Would it be too stiff to just use a kitchen aid mixer and paddle?
Error 396: Signature cannot be found.
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#5
Does it matter if one wrist is stronger than the other?
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#6
Next trip to my dairy, I'm gonna see if they have any butter milk.
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#7
streaker69;92635 Wrote:If you're gonna do this a lot, you might want to get one of these.

[Image: DPC_M-232_PaintShaker.jpg]

But good job though, it sounds like a fairly simple process other than the shaking.

The thought of one of these crossed my mind about 15 minutes into my first batch. I think one of those would work great!

RugerGirl;92637 Wrote:Would it be too stiff to just use a kitchen aid mixer and paddle?

I saw a couple methods doing this very thing. It will make the butter just the same I guess. If you want softer butter the Amish guy I bought the cream from said about adding canola oil or olive oil to the finished batch to make it softer. Next time I will try this. I will have to admit that the butter I made set up real hard even after letting it sit out on the table at room temp.

Emptymag;92639 Wrote:Does it matter if one wrist is stronger than the other?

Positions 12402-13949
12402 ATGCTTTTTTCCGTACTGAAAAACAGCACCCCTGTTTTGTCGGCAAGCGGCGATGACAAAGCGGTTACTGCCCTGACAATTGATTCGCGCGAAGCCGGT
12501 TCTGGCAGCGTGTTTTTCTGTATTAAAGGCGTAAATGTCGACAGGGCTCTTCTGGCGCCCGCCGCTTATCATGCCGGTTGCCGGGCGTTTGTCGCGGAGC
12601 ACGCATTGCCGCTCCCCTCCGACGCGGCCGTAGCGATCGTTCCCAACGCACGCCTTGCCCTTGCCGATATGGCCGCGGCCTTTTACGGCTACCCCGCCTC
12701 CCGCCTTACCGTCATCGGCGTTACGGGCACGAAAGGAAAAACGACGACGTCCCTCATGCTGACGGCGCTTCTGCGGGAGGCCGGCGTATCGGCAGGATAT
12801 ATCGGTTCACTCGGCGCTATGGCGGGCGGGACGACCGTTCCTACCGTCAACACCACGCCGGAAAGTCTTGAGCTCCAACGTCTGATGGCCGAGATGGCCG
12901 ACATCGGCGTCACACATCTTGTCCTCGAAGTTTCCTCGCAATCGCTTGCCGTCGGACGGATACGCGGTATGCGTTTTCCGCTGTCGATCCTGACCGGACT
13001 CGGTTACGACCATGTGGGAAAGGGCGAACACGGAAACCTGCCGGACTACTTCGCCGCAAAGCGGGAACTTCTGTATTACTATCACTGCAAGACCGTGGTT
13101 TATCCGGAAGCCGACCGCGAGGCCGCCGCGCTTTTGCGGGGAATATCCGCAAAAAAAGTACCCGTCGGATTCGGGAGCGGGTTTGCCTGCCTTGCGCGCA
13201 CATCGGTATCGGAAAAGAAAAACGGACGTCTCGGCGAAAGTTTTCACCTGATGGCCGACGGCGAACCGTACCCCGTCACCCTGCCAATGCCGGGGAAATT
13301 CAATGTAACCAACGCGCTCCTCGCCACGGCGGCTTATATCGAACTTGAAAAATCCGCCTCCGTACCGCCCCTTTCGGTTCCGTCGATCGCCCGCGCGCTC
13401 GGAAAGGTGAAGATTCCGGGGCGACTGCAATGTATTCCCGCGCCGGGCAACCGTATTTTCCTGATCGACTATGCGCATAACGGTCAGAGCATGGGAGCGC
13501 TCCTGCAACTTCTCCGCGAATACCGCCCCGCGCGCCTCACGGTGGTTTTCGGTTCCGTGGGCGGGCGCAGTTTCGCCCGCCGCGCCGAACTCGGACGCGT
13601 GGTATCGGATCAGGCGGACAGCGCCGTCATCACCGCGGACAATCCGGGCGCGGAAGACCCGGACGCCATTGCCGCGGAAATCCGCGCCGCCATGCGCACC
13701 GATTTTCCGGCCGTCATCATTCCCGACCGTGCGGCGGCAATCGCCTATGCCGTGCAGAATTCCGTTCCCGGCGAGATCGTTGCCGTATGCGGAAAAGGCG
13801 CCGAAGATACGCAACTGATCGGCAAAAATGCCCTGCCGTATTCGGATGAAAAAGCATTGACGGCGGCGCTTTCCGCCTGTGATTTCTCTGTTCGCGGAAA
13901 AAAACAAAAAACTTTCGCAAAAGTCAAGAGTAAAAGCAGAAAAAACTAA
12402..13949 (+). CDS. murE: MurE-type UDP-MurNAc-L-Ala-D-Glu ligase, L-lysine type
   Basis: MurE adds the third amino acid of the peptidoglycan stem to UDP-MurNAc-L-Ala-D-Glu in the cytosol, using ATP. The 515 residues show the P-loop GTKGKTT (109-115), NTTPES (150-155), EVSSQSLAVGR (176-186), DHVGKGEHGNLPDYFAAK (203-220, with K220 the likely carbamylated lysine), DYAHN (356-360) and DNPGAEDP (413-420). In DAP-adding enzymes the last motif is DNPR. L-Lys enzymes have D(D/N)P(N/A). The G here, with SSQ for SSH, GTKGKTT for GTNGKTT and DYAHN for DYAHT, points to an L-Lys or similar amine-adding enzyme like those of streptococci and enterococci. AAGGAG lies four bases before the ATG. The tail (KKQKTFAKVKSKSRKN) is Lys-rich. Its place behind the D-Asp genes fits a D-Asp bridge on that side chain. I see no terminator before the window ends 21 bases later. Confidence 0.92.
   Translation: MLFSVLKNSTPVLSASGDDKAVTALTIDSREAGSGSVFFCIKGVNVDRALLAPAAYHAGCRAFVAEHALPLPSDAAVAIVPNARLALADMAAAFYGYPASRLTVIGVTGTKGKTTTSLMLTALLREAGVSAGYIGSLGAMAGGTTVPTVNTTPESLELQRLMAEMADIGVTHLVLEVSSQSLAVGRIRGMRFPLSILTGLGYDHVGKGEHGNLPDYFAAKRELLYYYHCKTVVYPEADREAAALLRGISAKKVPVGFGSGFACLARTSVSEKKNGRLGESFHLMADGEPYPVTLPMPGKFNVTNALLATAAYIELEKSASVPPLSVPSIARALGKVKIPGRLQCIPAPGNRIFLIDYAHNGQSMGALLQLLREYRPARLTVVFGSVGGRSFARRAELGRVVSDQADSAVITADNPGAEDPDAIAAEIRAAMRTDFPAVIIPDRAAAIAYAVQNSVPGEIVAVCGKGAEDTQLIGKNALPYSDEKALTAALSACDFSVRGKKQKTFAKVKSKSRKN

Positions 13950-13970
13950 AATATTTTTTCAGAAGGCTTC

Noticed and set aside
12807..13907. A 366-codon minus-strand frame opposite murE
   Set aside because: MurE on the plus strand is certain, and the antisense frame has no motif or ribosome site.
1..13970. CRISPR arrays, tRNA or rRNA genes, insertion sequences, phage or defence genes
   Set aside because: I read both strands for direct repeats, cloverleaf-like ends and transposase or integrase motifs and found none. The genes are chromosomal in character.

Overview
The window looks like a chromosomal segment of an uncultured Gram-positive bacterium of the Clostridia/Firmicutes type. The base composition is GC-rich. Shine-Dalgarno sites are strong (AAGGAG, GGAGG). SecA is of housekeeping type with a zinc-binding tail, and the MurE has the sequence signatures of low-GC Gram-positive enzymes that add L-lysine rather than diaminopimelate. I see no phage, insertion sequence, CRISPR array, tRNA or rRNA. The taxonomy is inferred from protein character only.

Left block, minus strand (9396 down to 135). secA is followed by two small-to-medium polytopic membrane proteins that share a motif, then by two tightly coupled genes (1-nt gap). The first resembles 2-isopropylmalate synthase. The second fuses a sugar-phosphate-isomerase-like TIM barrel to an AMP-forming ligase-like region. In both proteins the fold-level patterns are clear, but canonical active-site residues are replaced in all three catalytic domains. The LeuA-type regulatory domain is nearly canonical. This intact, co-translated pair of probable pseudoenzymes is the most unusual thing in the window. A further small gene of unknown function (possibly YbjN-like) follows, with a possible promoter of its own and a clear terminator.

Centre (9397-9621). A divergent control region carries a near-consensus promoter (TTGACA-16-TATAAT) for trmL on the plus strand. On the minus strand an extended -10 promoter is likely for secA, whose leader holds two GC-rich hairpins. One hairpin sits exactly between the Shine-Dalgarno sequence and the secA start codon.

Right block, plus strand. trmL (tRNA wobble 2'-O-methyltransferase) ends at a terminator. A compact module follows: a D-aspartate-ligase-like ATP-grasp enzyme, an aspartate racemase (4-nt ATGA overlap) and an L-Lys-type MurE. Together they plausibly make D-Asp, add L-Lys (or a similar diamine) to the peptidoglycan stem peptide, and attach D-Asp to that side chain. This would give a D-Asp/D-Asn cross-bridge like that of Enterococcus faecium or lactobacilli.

I'm ambidextrous, so idunno Tongue

streaker69;92640 Wrote:Next trip to my dairy, I'm gonna see if they have any butter milk.

Cool, let me know how much the cream was there if they have it too. Curious about prices.
[Image: picsay-1358258813.jpg]
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#8
gascolator;92634 Wrote:To everything, churn, churn, churn
There is a season, churn, churn, churn

Much more useful and less ridiculous than a "shake weight."

Makin' Butter!

[Image: zKI9T.gif]

This thread has met thinking of a way to make a butter churn, once I get my dust collection system built, I may have to build one.
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#9
RugerGirl;92637 Wrote:Would it be too stiff to just use a kitchen aid mixer and paddle?

My mother in law uses hers. She got a hand crank one, I think from lehmans? It worked fine, but was a bit o a hassle. Now she uses her kitchen aid mixer, and sends us butter every so often.
This will be the best security for maintaining our liberties. A nation of well-informed men who have been taught to know and prize the rights which God has given them cannot be enslaved. It is in the religion of ignorance that tyranny begins. -Ben Franklin
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#10
Wait! This is a shooters and reloaders board. Why not use a reloaders vibrator or tumbler to mechanize the operation?
I swear, by my life and my love of it, that I will never live for the sake of another man, nor ask another man to live for mine. - Ayn Rand